A meiose é muito mais complexa!!!

sexta-feira, outubro 24, 2014

Topoisomerase II Is Required for the Proper Separation of Heterochromatic Regions during Drosophila melanogaster Female Meiosis

Stacie E. Hughes mail, R. Scott Hawley mail

Published: October 23, 2014DOI: 10.1371/journal.pgen.1004650


Heterochromatic homology ensures the segregation of achiasmate chromosomes during meiosis I in Drosophila melanogaster females, perhaps as a consequence of the heterochromatic threads that connect achiasmate homologs during prometaphase I. Here, we ask how these threads, and other possible heterochromatic entanglements, are resolved prior to anaphase I. We show that the knockdown of Topoisomerase II (Top2) by RNAi in the later stages of meiosis results in a specific defect in the separation of heterochromatic regions after spindle assembly. In Top2 RNAi-expressing oocytes, heterochromatic regions of both achiasmate and chiasmate chromosomes often failed to separate during prometaphase I and metaphase I. Heterochromatic regions were stretched into long, abnormal projections with centromeres localizing near the tips of the projections in some oocytes. Despite these anomalies, we observed bipolar spindles in most Top2 RNAi-expressing oocytes, although the obligately achiasmate 4th chromosomes exhibited a near complete failure to move toward the spindle poles during prometaphase I. Both achiasmate and chiasmate chromosomes displayed defects in biorientation. Given that euchromatic regions separate much earlier in prophase, no defects were expected or observed in the ability of euchromatic regions to separate during late prophase upon knockdown of Top2 at mid-prophase. Finally, embryos from Top2 RNAi-expressing females frequently failed to initiate mitotic divisions. These data suggest both that Topoisomerase II is involved in the resolution of heterochromatic DNA entanglements during meiosis I and that these entanglements must be resolved in order to complete meiosis.

Author Summary

Proper chromosome segregation during egg and sperm development is crucial to prevent birth defects and miscarriage. During chromosome replication, DNA entanglements are created that must be resolved before chromosomes can fully separate. In the oocytes of the fruit fly Drosophila melanogaster, DNA entanglements persist between heterochromatic regions of the chromosomes until after spindle assembly and may facilitate the proper segregation of chromosomes during meiosis. Topoisomerase II enzymes can resolve DNA entanglements by cutting and untwisting tangled DNA. Decreasing Topoisomerase II (Top2) levels in the ovaries of fruit flies led to sterility. RNAi knockdown of the Top2 gene in oocytes resulted in chromosomes that failed to fully separate their heterochromatic regions during meiosis I and caused oocytes to arrest in meiosis I. These studies demonstrate that the Top2 enzyme is required for releasing DNA entanglements between homologous chromosomes before the onset of chromosome segregation during Drosophila female meiosis.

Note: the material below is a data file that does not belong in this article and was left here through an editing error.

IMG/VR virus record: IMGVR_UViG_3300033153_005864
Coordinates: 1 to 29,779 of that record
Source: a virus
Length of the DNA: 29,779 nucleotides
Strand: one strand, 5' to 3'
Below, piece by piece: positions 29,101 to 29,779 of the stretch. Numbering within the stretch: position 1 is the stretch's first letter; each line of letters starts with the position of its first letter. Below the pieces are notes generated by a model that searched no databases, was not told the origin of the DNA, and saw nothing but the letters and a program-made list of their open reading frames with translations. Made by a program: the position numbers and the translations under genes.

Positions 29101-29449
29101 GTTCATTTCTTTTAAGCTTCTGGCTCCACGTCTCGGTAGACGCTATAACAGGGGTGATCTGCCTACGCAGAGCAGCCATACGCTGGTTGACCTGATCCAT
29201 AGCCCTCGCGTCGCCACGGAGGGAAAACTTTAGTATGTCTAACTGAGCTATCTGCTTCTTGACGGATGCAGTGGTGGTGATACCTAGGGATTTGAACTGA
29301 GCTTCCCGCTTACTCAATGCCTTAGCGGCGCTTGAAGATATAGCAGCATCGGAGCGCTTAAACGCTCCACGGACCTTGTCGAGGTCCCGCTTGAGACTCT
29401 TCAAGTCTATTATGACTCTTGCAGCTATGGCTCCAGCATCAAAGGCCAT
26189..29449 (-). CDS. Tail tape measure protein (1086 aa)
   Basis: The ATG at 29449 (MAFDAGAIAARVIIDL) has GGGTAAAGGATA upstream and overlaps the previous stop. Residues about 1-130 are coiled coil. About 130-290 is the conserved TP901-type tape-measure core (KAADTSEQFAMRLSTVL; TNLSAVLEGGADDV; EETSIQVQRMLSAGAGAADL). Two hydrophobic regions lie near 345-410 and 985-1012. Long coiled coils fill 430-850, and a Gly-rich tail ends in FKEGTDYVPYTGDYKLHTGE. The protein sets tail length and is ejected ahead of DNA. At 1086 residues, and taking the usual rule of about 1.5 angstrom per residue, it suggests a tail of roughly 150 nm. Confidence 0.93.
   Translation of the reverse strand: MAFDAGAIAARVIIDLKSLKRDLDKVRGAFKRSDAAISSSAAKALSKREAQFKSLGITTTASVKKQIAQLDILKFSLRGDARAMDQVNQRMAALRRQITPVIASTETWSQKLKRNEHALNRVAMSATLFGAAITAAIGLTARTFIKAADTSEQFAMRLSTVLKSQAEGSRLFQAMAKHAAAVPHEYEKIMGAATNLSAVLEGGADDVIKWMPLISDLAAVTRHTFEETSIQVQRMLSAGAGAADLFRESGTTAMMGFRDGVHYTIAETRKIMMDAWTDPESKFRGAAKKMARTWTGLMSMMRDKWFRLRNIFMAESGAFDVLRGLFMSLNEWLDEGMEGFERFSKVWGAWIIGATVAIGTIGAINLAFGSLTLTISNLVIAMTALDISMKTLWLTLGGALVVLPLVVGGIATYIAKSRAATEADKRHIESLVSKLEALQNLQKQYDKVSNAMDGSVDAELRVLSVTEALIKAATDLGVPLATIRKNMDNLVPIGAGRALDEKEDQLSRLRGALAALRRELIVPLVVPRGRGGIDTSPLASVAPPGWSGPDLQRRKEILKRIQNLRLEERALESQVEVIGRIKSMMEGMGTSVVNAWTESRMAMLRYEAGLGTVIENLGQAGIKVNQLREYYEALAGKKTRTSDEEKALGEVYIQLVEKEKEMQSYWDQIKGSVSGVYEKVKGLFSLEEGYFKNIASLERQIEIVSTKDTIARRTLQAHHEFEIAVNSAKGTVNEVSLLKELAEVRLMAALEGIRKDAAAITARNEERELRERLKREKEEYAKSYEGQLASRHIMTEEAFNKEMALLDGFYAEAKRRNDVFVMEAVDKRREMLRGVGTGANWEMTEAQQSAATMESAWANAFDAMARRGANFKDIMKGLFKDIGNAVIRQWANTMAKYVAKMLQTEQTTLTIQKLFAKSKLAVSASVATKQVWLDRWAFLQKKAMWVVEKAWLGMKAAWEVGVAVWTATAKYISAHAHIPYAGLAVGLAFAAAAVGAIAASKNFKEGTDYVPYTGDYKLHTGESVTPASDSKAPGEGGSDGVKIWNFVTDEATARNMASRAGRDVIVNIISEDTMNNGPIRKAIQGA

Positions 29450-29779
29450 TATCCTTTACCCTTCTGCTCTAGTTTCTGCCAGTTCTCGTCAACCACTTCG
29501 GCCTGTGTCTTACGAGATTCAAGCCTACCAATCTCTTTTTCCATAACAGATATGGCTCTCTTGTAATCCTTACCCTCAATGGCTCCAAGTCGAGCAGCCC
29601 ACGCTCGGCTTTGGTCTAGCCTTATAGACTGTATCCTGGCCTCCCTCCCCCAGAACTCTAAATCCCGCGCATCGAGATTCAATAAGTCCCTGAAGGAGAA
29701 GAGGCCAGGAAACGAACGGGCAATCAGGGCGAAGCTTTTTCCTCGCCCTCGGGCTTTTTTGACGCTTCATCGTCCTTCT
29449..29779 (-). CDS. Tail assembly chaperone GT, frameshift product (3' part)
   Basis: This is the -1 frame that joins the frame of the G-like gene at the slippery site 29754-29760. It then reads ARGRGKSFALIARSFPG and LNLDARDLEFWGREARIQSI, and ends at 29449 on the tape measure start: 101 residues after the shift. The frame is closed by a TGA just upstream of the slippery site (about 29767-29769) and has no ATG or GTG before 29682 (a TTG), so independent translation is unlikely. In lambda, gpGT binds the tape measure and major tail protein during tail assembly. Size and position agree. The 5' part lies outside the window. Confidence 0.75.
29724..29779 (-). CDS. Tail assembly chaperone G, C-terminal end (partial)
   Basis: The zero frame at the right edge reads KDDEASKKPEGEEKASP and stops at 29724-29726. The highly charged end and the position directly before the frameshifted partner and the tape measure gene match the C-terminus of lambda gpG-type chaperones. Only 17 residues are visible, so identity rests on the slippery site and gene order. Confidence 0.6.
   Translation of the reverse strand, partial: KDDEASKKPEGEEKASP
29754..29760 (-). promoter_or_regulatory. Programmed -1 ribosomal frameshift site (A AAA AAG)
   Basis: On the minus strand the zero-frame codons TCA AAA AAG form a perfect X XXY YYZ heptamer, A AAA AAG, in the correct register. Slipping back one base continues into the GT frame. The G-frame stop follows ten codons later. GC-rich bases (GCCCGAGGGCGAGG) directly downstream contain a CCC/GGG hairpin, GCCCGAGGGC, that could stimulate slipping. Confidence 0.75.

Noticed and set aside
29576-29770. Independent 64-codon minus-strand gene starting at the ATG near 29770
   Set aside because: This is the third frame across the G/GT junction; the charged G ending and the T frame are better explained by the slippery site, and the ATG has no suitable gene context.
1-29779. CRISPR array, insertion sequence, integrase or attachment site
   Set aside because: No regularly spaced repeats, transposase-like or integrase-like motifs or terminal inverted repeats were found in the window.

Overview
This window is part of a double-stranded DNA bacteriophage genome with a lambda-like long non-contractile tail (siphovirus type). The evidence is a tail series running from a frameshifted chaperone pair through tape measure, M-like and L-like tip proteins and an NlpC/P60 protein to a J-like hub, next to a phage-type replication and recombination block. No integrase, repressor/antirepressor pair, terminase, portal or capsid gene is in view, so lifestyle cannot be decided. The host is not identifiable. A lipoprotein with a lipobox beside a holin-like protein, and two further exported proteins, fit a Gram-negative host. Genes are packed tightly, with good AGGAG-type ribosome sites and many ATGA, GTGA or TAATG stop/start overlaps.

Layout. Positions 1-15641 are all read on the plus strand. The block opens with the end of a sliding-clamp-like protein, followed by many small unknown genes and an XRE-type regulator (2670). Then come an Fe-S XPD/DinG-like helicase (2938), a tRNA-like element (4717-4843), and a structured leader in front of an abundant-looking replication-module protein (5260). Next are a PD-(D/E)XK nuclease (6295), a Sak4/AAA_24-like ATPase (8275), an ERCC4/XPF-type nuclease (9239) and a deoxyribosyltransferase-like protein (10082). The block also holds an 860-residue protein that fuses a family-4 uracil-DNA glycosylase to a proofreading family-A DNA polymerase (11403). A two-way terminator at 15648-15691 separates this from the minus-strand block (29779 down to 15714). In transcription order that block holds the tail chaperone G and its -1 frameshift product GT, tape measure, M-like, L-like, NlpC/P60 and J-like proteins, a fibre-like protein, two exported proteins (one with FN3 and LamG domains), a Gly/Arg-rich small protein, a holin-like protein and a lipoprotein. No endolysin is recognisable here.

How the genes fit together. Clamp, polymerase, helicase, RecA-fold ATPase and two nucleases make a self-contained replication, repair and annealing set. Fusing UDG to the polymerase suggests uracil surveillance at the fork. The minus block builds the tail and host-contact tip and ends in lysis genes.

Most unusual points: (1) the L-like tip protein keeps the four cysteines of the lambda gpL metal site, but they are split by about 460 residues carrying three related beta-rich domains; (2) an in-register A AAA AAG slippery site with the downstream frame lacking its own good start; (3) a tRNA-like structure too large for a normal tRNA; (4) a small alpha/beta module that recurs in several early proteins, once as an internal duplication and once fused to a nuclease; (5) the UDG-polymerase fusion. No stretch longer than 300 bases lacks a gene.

Citation: Hughes SE, Hawley RS (2014) Topoisomerase II Is Required for the Proper Separation of Heterochromatic Regions during Drosophila melanogaster Female Meiosis. 

PLoS Genet 10(10): e1004650. doi:10.1371/journal.pgen.1004650

Editor: Gregory P. Copenhaver, The University of North Carolina at Chapel Hill, United States of America

Received: April 14, 2014; Accepted: July 21, 2014; Published: October 23, 2014

Copyright: © 2014 Hughes, Hawley. This is an open-access article distributed under the terms of the Creative Commons Attribution License, which permits unrestricted use, distribution, and reproduction in any medium, provided the original author and source are credited.

Data Availability: The authors confirm that all data underlying the findings are fully available without restriction. The Stowers Institute for Medical Reserach has made all primary data files accessible at the following web page: http://odr.stowers.org/websimr/datasetvi​ew/673/0/.

Funding: RSH is supported by Stowers Institute for Medical Research and is an American Cancer Research Professor supported by the award RP-05-086-06DDC. The funders had no role in study design, data collection and analysis, decision to publish, or preparation of the manuscript.

Competing interests: The authors have declared that no competing interests exist.